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Copyrights Attorney
in Jacksonville, Florida

The definition of copyright is in the word itself: It is the right to copy. It describes the legal rights of the owner of intellectual property. A person who owns the copyright to work, such as song lyrics or an original drawing, is the only person who can copy that work or grant permission to someone else to copy it. In addition to being able to assign their copyright, license it, or use it for funding, copyright holders may also collect royalties when others use their copyrighted work.

Copyright is similar to a patent in that it is provided as a constitutional right. However, it differs from patents in that copyright protection does not protect the utility of something. Copyright law will only protect the creative nature of a work. For instance, movies, songs, plays, sculptures, and characters are all protected by copyright law.

An example of how Disney would use copyrights can be found in the movie "Toy Story." The whole movie "Toy Story" is copyrighted, and the characters in the movie are copyrighted too. It is important to also note that while the creative nature of a work is considered copyrighted when it is placed in a fixed form, the creative work must be registered for the owner of the copyright to enforce it in the court of law.

Copyright law applies to a broad range of intellectual property, including:

  • Writings: Books, articles, reviews, poems, essays, blogs, plays, movies, and broadcasts

  • Website contents: Text, pictures, graphics, and even the page layout

  • Computer programs: Business, personal, and entertainment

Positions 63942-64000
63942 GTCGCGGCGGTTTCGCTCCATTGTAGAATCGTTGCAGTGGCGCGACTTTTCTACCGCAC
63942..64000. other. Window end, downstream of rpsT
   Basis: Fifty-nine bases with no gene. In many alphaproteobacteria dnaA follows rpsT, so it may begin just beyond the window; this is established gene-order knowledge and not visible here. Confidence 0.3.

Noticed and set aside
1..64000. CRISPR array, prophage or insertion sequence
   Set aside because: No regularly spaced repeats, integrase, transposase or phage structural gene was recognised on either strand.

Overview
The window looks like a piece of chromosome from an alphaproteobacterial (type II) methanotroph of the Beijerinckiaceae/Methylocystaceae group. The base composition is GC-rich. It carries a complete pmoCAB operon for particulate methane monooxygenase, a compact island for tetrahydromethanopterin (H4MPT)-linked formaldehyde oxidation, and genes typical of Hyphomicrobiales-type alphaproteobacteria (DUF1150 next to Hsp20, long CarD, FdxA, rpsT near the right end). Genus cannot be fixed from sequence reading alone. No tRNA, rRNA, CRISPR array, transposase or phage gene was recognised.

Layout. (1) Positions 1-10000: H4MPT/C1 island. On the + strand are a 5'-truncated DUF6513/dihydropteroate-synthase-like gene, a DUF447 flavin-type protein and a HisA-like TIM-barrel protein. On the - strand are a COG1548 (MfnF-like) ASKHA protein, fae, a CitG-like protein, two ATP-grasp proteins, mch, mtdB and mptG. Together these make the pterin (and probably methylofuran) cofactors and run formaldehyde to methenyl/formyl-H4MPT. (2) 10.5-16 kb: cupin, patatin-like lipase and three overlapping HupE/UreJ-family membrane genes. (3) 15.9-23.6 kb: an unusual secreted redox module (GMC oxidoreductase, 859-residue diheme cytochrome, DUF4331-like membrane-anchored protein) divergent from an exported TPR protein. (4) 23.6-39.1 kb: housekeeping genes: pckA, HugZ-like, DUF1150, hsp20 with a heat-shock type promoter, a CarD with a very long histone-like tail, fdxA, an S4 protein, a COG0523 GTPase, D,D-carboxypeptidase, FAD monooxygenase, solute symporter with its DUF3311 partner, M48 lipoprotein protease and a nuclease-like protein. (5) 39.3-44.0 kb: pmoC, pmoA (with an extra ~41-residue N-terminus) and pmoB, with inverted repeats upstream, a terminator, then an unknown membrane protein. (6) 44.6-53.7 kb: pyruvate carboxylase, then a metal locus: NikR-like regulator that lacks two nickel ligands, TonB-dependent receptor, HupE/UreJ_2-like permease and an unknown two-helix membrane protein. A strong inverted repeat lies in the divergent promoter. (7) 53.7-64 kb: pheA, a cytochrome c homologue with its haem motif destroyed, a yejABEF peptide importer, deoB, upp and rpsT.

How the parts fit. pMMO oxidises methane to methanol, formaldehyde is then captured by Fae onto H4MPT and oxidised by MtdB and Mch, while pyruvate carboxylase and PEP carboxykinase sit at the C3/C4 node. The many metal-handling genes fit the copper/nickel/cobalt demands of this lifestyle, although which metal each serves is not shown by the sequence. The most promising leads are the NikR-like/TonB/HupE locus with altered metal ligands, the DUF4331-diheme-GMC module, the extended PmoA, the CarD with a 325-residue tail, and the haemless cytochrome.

• Motion pictures or audio: Movies, TV programs, and podcasts

  • Music: Lyrics and instrumentals, both recorded and performed

  • Artistic works: Paintings, drawings, sculptures, graphics, maps, charts, and photography

  • Original architectural designs: Designs for municipal, commercial, and residential buildings, bridges, highways, and tunnels.

  • According to the U.S. Copyright Office, copyright does not protect facts, ideas, systems, or operation methods. For something to be copyrightable, it must have some sort of tangible expression.1

How Copyrights Work

Copyright differs from other intellectual property because it is automatically created when a person creates a copyrightable work that is an original literary, dramatic, musical, or artistic work. There is no need to register such an original work for it to be copyrighted. As soon as an individual creates an original piece of art, for example, they have automatic copyright on the resulting work.

It is highly recommended to register your copyright to provide an extra layer of protection. Your copyright certificate can be used in a court of law to provide evidence of ownership, making your legal case stronger.

Copyright duration varies from country to country. In Canada, copyright lasts for the duration of the creator's life plus 50 years from the end of the calendar year of the creator's death. In the United States and the United Kingdom, copyright lasts for the life of the creator plus 70 years.

As a copyright owner, you will have the sole legal rights to your original work.

Determining the length of this intellectual property right is arguably more complicated than any of the other types. The creative entity and how the work was created can affect the term of copyright protection. If a single author or creator made the work on or after 1978 then the copyright will last 70 years past the author’s death. If multiple authors created the work, then the copyright lasts 70 years past the last surviving author’s death. If the work was a work made for hire then the protection will last 95 years from the first publication or 120 years from the date of its creation, whichever is less. If the creator is unknown the same rule applies as the work for hire rule – 95 years from the first publication or 120 years from the date of its creation, whichever is less. However, if the copyright office learns the author's name, then protection only lasts 70 years past the author’s death. The above is a very general description of how long a copyright will last.

There are various avenues for creators to save money when filing an application to obtain a federal registered copyright. If you would like to speak with an attorney about filing a copyright or if you believe someone is infringing on a copyright of yours, one of our attorneys would be glad to speak with you.